UIUC announces free in-state tuition program

Illustration by Chaeyeon Park

Illustration by Chaeyeon Park

Mary Grace Reynolds, co-news editor

University of Illinois at Urbana-Champaign recently announced a program offering free tuition and school fees for Illinoisans whose family incomes meet or falls below the state median of $61,000. This new program, labeled ‘Illinois Commitment’, launches in the fall term of 2019 for freshmen and new transfer students.

College Counselor John Klasen speculated that a motive in implementing UIUC’s new program was the increasing loss of Illinois high school students to out-of-state colleges.

“[UIUC] is  losing students to out-of-state schools who are recruiting our students, but I think they want to target kids who are [burdened] by the rising cost of tuition at [UIUC],” Klasen said.

Illinois Commitment covers tuition and school fees in any available field of study, but room and board, books, course and laboratory fees remain uncovered, Klasen explains. Klasen says he believes attending UIUC would still be costly and a financial stretch for qualifying families.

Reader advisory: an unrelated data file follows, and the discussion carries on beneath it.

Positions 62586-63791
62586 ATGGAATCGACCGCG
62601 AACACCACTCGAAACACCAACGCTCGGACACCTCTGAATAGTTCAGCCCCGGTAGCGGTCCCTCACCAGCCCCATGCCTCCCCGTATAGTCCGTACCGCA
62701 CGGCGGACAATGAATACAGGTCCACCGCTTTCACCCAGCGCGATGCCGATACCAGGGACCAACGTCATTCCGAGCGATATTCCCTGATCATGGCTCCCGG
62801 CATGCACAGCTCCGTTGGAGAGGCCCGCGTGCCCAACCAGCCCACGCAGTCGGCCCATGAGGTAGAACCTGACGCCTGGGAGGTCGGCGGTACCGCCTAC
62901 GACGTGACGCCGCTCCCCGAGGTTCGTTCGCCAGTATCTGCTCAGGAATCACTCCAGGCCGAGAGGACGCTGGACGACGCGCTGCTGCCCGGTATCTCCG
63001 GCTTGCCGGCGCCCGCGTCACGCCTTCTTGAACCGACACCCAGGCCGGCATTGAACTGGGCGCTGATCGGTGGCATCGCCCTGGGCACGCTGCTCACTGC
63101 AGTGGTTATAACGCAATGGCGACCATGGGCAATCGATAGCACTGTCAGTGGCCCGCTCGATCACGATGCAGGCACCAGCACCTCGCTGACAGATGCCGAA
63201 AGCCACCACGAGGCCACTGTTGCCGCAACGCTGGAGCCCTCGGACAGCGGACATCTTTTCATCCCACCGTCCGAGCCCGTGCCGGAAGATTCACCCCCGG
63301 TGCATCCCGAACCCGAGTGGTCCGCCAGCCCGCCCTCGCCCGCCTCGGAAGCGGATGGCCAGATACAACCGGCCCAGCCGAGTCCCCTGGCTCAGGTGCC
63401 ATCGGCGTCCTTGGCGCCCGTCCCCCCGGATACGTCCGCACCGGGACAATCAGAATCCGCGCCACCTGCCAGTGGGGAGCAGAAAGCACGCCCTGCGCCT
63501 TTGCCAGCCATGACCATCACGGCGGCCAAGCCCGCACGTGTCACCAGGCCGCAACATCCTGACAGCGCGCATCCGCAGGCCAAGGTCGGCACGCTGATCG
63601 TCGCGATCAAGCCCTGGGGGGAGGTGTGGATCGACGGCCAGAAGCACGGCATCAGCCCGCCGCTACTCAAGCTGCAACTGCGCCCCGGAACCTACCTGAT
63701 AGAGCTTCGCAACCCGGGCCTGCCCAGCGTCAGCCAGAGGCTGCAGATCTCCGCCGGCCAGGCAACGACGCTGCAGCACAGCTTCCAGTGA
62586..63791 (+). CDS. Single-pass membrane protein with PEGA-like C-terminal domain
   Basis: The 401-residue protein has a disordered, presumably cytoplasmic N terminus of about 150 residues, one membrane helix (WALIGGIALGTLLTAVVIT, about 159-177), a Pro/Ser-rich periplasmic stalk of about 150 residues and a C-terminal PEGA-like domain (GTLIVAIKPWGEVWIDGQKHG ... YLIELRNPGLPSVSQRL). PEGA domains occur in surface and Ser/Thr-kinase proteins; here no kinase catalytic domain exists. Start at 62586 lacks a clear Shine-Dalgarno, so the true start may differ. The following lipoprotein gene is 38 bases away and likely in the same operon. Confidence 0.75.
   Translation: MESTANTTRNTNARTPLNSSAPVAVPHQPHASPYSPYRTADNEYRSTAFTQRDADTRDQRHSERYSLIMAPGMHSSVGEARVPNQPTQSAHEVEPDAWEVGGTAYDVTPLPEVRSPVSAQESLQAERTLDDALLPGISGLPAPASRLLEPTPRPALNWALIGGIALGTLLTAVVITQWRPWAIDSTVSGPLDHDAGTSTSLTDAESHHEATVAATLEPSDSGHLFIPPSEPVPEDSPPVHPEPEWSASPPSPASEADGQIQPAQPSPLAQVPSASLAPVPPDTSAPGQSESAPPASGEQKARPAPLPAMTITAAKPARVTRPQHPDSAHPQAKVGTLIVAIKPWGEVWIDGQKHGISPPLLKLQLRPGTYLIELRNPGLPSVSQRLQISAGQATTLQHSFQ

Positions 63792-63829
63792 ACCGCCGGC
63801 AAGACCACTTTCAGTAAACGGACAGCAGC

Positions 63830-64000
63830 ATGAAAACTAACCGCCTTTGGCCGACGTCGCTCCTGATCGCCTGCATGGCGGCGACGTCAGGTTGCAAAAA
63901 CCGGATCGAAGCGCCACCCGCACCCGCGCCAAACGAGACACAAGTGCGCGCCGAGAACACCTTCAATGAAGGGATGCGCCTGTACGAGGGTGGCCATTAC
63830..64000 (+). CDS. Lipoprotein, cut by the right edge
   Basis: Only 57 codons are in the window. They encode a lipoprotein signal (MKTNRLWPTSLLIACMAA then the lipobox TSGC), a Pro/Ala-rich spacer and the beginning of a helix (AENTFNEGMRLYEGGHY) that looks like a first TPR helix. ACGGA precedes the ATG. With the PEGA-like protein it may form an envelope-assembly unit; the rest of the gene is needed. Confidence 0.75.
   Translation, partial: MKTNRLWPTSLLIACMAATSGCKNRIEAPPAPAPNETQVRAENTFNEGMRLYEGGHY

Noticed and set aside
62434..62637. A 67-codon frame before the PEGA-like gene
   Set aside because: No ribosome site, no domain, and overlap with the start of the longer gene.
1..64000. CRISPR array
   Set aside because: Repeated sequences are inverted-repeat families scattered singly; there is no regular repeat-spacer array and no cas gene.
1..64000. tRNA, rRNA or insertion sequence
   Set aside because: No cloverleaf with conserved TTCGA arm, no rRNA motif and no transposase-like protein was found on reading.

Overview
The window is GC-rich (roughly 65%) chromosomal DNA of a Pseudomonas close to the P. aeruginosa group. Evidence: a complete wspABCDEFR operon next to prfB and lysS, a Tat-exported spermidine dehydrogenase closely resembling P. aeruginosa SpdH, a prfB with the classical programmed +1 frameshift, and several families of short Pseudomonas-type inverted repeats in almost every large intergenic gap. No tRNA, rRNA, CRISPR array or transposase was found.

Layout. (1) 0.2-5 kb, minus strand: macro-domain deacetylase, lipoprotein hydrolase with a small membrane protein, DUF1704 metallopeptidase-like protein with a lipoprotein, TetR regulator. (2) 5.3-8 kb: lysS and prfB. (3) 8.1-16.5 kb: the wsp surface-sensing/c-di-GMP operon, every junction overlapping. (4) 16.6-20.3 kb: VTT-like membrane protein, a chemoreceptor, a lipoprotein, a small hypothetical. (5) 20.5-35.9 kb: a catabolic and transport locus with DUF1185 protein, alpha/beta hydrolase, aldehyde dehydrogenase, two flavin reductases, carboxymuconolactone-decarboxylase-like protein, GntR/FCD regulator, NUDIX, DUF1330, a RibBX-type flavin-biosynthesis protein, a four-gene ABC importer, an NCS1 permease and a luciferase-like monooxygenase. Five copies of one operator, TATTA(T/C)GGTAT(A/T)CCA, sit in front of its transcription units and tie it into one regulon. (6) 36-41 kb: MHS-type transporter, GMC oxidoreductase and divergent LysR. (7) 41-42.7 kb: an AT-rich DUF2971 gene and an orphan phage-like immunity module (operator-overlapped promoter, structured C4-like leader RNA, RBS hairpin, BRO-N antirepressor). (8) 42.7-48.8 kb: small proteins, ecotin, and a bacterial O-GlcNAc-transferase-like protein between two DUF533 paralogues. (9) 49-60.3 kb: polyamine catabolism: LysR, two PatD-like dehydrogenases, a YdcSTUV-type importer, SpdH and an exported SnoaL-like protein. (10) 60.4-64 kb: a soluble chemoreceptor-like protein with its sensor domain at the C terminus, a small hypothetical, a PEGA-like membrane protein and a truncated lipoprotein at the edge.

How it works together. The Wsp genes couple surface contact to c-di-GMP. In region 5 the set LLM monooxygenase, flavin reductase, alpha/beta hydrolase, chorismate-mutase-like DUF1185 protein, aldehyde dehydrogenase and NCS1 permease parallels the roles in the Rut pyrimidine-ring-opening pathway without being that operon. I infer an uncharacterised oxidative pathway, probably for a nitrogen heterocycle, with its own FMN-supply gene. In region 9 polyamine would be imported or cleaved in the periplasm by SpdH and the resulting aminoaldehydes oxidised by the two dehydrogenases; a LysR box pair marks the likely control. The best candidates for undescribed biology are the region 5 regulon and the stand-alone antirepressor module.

“While I think it is a wonderful thing anytime a school comes out and says they’re going to offer free tuition, in reality of meeting the needs of our students, I’m concerned that they are going to fall short,” Klasen said.

The targets of this program, according to Klasen, are students whose families have middle-income closer to $61,000 and who do not qualify for the PELL and MAP federal and state grants.

“This program doesn’t change anything for low-income students at all,” Klasen said. “They are probably going to be in the same situation they were in before.”

Senior Toni Zheleva states that she felt relieved by this announcement. UIUC served as a backup school for her. However, she believes that UIUC has failed to advertise the program accurately.

“For a family like mine that makes well under $61,000, my search for colleges is narrowed in comparison to kids who have the exact same grades and test scores,” Zheleva said. “[Illinois Commitment] made me feel like I had a cushion if everything else backfires. After doing more research, I realized it isn’t what the advertising makes it seem to be.”

Despite this new program and the increased quantity of applications UIUC expects to receive, it is not planning to increase enrollment and are not modifying their standards, according Daniel Mann, UIUC associate provost for enrollment management.

“Admission to UIUC is competitive and academic preparation of our students matters,” Mann said. “We continue to utilize holistic application review that is blind to financial need when making admission decisions.”